PESHAWAR: The Peshawar High Court on Monday directed the federal government, regulators, filmmaker and the country’s top religious body to respond by Nov 23 to a petition seeking ban on the movie Joyland and removal of its trailers from social media.
A bench consisting of Justice Ijaz Anwar and Justice Arshad Ali issued the directions during a hearing into a petition of lawyers Sara Ali Khan, Mir Mohsinuddin, Kamranul Salam, Zainab Iftikhar and Aneesur Rehman against the movie.
The petitioners made the federal government, law and justice ministry, Pakistan Telecommunication Authority, Pakistan Electronic Media Regulatory Authority, Federal Investigation Agency, Council of Islamic Ideology, and the movie’s director and producer the respondents.
The bench directed them all to submit their replies separately by the next hearing fixed for Nov 23.
Court seeks response of govt, regulators, filmmaker to petition
The petitioners insisted that Joyland was an un-Islamic and unconstitutional movie and was made to “insult their religion, family system, bond and domestic life.”
They said the movie had been produced in Pakistan and its story was not only against Islam and cultural norms but also against the other religions, cultures and beliefs.
The petitioners also said Joyland didn’t fall in the category of entertainment and instead, it would negatively impact the people, especially youths, and destroy marriages and family institutions by promoting nudity, vulgarity and homosexuality, which was fatal for the entire society, and thus, inviting the extreme displeasure of the Almighty Allah.
They said they had also obtained a fatwa (religious edict) against the movie, also supported LGBT people.
The petitioners also said the trailers and contents of Joyland had been posted on thevideo-sharing website YouTube and various other social media platforms, so the movie should be banned on social media platforms, cinemas, theatres and TV channels.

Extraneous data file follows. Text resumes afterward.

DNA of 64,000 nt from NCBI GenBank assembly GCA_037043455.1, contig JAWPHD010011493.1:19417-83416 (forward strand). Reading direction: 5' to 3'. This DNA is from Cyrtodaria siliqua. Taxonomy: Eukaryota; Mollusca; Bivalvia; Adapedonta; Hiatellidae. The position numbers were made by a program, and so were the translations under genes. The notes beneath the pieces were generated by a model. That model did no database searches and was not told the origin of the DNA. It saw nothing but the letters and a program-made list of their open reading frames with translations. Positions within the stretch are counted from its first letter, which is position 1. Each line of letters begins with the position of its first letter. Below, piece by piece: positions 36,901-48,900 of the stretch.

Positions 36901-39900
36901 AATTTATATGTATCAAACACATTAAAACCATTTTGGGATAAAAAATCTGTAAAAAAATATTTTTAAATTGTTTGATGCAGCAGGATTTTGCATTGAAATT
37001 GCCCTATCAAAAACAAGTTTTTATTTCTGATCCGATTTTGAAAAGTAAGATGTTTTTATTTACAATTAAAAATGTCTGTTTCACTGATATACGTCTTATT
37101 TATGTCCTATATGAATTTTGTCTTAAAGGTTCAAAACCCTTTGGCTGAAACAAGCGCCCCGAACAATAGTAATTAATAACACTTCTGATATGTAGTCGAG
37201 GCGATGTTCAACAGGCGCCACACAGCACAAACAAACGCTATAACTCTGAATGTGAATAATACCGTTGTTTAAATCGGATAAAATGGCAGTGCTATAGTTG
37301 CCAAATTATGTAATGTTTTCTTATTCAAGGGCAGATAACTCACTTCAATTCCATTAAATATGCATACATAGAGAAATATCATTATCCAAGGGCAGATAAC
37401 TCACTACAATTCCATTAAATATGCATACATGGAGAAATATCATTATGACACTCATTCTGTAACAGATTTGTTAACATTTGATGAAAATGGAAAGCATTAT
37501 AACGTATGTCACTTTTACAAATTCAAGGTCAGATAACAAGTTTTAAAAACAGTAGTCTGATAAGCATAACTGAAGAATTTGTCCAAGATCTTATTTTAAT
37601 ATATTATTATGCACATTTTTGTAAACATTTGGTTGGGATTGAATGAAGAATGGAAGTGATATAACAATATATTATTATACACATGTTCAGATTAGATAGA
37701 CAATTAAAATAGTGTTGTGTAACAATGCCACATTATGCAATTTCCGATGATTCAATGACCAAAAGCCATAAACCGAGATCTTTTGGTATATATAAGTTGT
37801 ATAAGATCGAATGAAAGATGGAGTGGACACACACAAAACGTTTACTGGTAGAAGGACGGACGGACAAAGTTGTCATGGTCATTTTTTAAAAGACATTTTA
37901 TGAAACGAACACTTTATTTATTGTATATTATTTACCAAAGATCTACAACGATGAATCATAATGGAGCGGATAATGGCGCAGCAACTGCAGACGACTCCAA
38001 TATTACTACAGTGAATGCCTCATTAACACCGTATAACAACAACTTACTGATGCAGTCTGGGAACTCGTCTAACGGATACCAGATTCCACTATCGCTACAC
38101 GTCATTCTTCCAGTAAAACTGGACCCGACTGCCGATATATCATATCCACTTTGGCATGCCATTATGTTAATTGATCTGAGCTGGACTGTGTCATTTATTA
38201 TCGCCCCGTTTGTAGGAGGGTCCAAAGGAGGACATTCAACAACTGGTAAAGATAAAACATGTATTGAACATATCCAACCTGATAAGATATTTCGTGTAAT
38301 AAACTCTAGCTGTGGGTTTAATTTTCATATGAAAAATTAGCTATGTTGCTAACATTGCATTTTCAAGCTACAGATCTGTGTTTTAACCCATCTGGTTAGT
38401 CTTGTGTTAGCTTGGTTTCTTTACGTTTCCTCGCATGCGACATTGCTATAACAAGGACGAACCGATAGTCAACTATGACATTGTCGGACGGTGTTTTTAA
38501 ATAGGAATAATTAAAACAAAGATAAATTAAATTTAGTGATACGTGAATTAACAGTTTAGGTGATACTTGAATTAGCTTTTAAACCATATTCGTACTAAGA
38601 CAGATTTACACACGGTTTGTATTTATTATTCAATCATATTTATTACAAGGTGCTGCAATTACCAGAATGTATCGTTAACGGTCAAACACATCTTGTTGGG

They said the movie said movie not only violated the constitutional provisions, including Articles 2, 2-A, 19, 30, 31, 35, 37 and 38, but also went against the teachings of the Holy Quran and Sunnah, so it shouldn’t be allowed to be screened in the country.
The petitioners argued that the freedom of expression, which was guaranteed under Article 19 of the Constitution, was not an absolute privilege and rather, it was subject to modality, dignity and restrictions imposed by the Constitution, which didn’t allow the use of “vulgar and inappropriate” applications.
They said the respondents had the authority to regulate the establishment and operation of all broadcasting media and distribution services in the country for international, provincial, district, local or special audience.
The petitioners said they were aggrieved and had no other alternate and efficacious remedy, so they’re constrained to invoke the extraordinary jurisdiction of the high court under Article 199 of Constitution on the matter.
They added that the acts of respondents on Joyland were illegal and us-Islamic and warranted interference by the court.
The petitioners prayed the court to direct the respondents that Joyland be banned to extent of the violation of the provision of the 1973 Constitution.
They also sought orders for the respondents to restrict the screening of Joyland anywhere in the country and for the producer and director not to make movies, which “affect moral values and customs, and are against Quran, Sunnah and Constitution.”
The petitioners requested the court to direct respondents to restrict the screening of Joyland on virtual private networks.
The bench issued notices to the respondents on the next hearing on Nov 23.
Published in Dawn, November 22nd, 2022